Moshe Kahlon: If not reappointed as minister, I’ll consider my next step

The Finance Minister talks about the election results, joining the Likud and the state of the economy. Claims he won’t “stick himself to the chair” if not reelected

Finance Minister Moshe Kahlon (photo credit: MARC ISRAEL SELLEM)
Finance Minister Moshe Kahlon
(photo credit: MARC ISRAEL SELLEM)
“I’m only dependent on God himself. Joining Bibi was a decision I made after four and a half years of working with him as the Finance minister, but I’m hoping to move on. After so many years of cooperation, I don’t see him turning his back on me”  were Moshe Kahlon’s words in an interview with Maariv, further saying that despite the hit at the ballot [in the recent elections], he would repeat the same steps and that he “regrets nothing” and his actions were the reason he made the “Kulanu” party.
“It may be a new phenomenon in politics, but if you take notice, nearly all the smaller parties have taken a huge hit, some didn’t pass the electoral threshold. Naftali Bennett and Ayelet Shaked didn’t pass it the first time. On the other hand, Kulanu had nearly 5 mandates, plus some more votes from our agreements with the other parties- we would have gotten the fifth one” he then added: “I’ll admit it, I’m not ashamed: we should have gotten a better result, and I’m disappointed with the results. I thought we’d get about 7 or 8 mandates, but this is the will of the people”
In response to the question of his return to the Likud party, against his explicit word, and his possible tenure with Netanyahu, even if indicted, Kahlon made clear: “When I said I wanted to be independent, circumstances were different. After realizing that small and medium parties had little chance of survival and after the phenomenal accomplishment of 10 mandates, I decided with my fellow party members to join Benjamin Netanyahu and the Likud."
Kahlon continued, “My conditions for joining the Likud were that another elections will have to take place, as did happen. Without the election, we would have remained independent. The agreement said that if Bibi could not form a government, the merger is canceled, and that only a few political commentators understood and wrote that I had made the right call”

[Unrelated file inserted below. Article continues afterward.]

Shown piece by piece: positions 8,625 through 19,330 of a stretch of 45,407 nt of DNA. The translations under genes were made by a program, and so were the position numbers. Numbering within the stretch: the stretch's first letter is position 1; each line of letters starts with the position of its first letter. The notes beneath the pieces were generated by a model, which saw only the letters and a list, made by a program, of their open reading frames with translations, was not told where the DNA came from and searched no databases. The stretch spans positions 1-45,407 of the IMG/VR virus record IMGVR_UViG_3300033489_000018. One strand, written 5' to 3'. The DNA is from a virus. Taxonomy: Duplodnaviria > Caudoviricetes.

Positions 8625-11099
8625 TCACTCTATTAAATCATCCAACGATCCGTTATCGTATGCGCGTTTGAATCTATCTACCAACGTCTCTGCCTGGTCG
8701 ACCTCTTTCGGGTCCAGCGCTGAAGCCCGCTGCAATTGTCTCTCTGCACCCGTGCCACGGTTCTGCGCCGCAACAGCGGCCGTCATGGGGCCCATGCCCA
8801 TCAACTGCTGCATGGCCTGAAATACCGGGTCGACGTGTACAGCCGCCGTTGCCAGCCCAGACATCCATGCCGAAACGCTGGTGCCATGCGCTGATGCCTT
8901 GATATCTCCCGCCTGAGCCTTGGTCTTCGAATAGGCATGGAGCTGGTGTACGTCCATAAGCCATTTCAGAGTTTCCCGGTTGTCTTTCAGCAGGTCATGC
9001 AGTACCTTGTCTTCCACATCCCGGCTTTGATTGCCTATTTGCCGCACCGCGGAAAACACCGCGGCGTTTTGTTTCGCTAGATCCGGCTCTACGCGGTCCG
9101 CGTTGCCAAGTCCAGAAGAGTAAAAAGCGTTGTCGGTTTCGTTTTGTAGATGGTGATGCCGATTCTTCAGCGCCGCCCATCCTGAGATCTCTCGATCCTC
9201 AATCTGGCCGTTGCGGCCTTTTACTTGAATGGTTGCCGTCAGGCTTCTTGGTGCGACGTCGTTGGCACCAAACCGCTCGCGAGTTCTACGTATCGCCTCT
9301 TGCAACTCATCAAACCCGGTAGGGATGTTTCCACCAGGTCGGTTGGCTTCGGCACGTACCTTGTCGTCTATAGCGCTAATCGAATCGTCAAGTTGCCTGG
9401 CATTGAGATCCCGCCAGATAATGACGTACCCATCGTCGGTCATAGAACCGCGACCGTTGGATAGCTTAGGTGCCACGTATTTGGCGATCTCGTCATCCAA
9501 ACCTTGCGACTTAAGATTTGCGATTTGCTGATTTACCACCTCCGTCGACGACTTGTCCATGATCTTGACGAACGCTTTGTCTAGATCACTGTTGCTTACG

He further adds: “Kulanu offered a certain path, and we held our promises in about 90% of what we said we would do. But the political reality proved that there’s no more room for smaller parties, and that is regardless of their agenda”
As for a third election, he answered: “there no doubt another election must be avoided, that having them will cause massive damage to the economy, and every business man can know that. I’ll take this opportunity to call all sides to put their egos aside, and work feverishly to make a unity government possible. As I put my ego aside despite criticism, so should the others. We must think of what’s best for the country. The last election result have shown that no side won, just like a soccer tie.”
“Whoever claims victory is misleading the public” Kahlon continued. “The public chose a unity government. If there was a unity note in the ballot it would have received 70 mandates. It’s very difficult these days to say if we’re going for a third election, but I believe a unity government will come eventually.”
In regard to the criticisms against him regarding his policies increasing the nation’s debt he said, "Let me tell you a little secret, a behind-the-scenes of my meetings in Washington last week. The world is more worried about the markets slowing down, rather than national debt. To accelerate growth they don’t believe in cutting expenses, but actually expanding investments, even if it increases debt.” According to him, “the whole debt story has gotten out of hand, it’s not the most dramatic figures considering the GDP, which is 1.4 billion NIS. Every few years there are some debt problems and the government works to eliminate it. Recent years the income forecast never once reached its goal, neither here nor there.”
The finance minister then described his relationship with the governor of the Bank of Israel as excellent. In regard to the state of the dollar, Kahlon said: “The exchange rate and the dollar are not under my jurisdiction, but rather the bank of Israel’s. Still, I don’t see an option in the near future that the shekel will weaken in the face of the dollar. The explanation to the shekel’s strength is that the economy is doing great, the payment balance and high exportation rates. The shekel is powerful on an international level”